Wow...there were connections made throughout, with names used to overlay characters with similar traits from real life, there was a little underlying fear that what has been gained will be lost, there was a harkening back to very dark times, the acknowledgement that having less does not REALLY mean having less of the things that matter.  This was just an incredibly multi-layered piece of work that will take me quite awhile to thoughtfully digest and work with in the ways I can.  What a wonderfully complicated, insightful, open hearted daughter I have to share this sort of thing with! And talk about keeping me on my toes, ALL the kids do that in one form or another.

Then there is sweet, deep Kenny LaJoy.  Thursdays are "our" time as we spend the morning together traveling to the next town over for speech therapy and a temporary special needs class/evaluation.  There are times when Kenny is a typical younger acting kid (as in acting like 9 or 10, not 13) when he makes no sense at all, is as silly as a goose, and you have to work hard to keep from rolling your eyes at the nonsense.  Then there is the Kenny I had today, who was so incredibly articulate, so desirous of meaningful conversation, and such a wonderfully encouraging and dang bright kid.  Oh, the talk we had!!  He wanted to talk about school, about how he felt no one involved in the special needs process and evaluations had a clue what was wrong with his brain, and how glad he was that he had a mom and dad who wouldn't give up on him, saying sometimes he felt we were the only ones in the world who really understood how hard things were for him.

Special needs class has been a total bomb, not due to anyone's fault, but because Kenny's issues are not readily apparent and tend to be somewhat cyclical in nature.  The inconsistency makes it hard to evaluate, and I do understand that.  The gentleman working with him has tried to put Kenny in situations where he might show his memory failings, or his inability to organize and structure himself, but so far no luck.  In fact, Kenny has remarked a couple of times that "I don't want to be mean mom, but I don't think he is smart enough to figure out what is wrong with me.  He doesn't even know when he is asking me things that I can read right off the page because he doesn't hide them!  I just don't think he gets it.  No one does."  Today he said in the car "I wish we could find someone who was as smart as you, but had the training you don't have...I think only someone as smart as you is going to help us."  Quite a compliment, considering I have no idea really what is going on with his brain either.

One thing that tickled me completely was how he spoke about marrying someone eventually.  He furrowed his brow and said "You know, Mom, when I first came home, all I thought about a wife was to find someone to take care of me, someone to do everything for me.  You know, someone to make pies, cook big dinners, wear an apron and do everything I wanted...maybe even go to work while I stayed home.  I was so lazy!"  I laughed out loud over that one, as Kenny was pretty much wanting someone to wait on him hand and foot when he first arrived here.  But then, get this, the kid who used to call himself "stupid" all the time then added "Now I think I would be totally bored with that kind of wife.  It's not that a wife like that would be a bad person, but Mom, I think I need someone really smart.  You always have the best conversations with me, and I LOVE the classes at church on religion because they really make me think.  I like how we do school with history and all of us talk and share ideas and opinions.  If I had a wife like I used to want, she probably wouldn't be very smart because I would have fooled her into doing everything for me. I think I need a wife who I can talk to, who will challenge me, even if she can't bake pies and things.  I'd rather even have a messy house and a wife I can talk about things with!"  And then I really roared, because you ain't gonna catch me ever making a truly homemade pie, crust and all, sad to say.  My house?  Well, it is relatively clean most of the time, considering 7 people live here...but a pie?  Isn't that what Mrs. Smith's is for???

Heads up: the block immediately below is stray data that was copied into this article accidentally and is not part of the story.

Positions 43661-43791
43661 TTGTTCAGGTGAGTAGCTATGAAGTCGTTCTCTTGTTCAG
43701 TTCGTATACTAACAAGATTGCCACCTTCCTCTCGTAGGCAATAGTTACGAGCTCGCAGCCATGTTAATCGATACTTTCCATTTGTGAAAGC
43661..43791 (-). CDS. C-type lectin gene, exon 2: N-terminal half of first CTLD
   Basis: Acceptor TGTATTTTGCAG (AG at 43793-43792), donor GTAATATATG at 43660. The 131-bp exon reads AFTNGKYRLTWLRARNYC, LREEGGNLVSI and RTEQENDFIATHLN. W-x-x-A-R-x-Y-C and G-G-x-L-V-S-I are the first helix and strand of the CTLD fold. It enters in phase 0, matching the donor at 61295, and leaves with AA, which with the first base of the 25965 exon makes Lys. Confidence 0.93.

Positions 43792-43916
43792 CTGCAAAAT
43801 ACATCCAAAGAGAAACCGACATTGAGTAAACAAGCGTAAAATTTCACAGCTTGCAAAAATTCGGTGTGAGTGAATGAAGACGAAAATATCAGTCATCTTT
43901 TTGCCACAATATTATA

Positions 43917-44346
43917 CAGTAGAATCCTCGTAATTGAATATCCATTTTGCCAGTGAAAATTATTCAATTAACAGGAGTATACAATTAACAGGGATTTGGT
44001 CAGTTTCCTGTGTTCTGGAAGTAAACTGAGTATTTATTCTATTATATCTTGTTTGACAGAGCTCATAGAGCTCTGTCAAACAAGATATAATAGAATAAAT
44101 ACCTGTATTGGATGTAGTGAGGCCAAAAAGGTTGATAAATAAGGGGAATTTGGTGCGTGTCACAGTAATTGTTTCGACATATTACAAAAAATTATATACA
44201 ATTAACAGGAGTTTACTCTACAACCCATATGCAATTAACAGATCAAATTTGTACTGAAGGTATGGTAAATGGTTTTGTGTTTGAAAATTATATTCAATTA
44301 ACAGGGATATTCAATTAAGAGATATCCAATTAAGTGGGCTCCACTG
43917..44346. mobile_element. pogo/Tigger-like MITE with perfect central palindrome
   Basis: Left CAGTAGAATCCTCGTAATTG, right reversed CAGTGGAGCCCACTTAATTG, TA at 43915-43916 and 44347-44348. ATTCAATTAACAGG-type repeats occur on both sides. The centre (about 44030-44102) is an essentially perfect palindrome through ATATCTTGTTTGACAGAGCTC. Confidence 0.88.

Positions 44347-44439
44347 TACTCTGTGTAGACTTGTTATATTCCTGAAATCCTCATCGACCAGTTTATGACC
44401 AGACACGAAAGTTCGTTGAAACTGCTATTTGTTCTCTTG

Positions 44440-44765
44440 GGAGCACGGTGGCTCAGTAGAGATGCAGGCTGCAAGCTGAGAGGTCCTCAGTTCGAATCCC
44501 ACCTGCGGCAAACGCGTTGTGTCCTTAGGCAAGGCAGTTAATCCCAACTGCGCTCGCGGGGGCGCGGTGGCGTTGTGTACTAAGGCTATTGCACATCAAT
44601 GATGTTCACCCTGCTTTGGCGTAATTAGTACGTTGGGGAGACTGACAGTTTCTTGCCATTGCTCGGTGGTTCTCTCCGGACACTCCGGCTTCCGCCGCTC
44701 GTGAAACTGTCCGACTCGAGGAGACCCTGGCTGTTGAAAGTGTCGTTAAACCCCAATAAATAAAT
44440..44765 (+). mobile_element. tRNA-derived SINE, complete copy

Yes, I know, total loser mom :-)  I know some of you are cringing as you read this, and poor Dee over at Crab Chronicles who sounds like an awesome cook is likely turning to her mom and saying "Oh, those poor kids!!"...and she would be right! Hahaha!

They all had art class today, and as we were getting ready to leave and Joshie was showing me his prayer flag with Peace and Love on it within his hand print, Miss Mary, the teacher said "All your kids are SO different and make such creative things...none of them alike!  It is so much fun to see what they all come up with every week!" She is right, we have five very distinctly different children, whose unique interests and personalities make my Fascinating Career so stimulating for me.

OK, so I think the "genius" part is definitely going too far, but substitute "curiosity and  a love of learning" and its right!